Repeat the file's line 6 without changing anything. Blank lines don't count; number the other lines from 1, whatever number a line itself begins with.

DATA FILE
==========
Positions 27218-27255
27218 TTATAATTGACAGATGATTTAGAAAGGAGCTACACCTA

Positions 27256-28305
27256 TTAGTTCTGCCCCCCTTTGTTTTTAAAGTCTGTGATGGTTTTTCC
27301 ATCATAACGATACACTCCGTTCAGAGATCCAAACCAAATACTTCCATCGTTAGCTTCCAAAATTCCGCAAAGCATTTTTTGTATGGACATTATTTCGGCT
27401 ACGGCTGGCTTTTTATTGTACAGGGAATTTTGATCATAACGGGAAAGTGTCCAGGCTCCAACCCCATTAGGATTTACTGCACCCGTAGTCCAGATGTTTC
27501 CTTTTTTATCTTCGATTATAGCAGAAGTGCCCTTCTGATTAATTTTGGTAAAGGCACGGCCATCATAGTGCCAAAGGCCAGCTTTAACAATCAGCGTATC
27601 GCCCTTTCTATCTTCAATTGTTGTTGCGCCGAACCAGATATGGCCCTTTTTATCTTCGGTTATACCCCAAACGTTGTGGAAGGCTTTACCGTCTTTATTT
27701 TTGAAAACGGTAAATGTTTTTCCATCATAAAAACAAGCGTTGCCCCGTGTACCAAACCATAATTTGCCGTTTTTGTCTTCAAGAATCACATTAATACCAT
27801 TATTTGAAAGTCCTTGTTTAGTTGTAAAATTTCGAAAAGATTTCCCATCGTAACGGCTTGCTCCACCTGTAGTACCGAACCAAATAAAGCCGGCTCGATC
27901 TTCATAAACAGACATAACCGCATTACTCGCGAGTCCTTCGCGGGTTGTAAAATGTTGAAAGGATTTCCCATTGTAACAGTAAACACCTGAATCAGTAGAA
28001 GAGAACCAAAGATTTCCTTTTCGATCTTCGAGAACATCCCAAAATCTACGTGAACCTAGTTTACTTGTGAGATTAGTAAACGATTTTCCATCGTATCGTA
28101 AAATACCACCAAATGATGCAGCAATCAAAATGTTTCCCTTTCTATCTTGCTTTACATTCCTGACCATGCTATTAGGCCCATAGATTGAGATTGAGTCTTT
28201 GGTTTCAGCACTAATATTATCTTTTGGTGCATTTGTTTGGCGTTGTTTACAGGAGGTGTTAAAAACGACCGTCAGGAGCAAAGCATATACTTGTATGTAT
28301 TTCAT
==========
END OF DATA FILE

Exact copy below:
27401 ACGGCTGGCTTTTTATTGTACAGGGAATTTTGATCATAACGGGAAAGTGTCCAGGCTCCAACCCCATTAGGATTTACTGCACCCGTAGTCCAGATGTTTC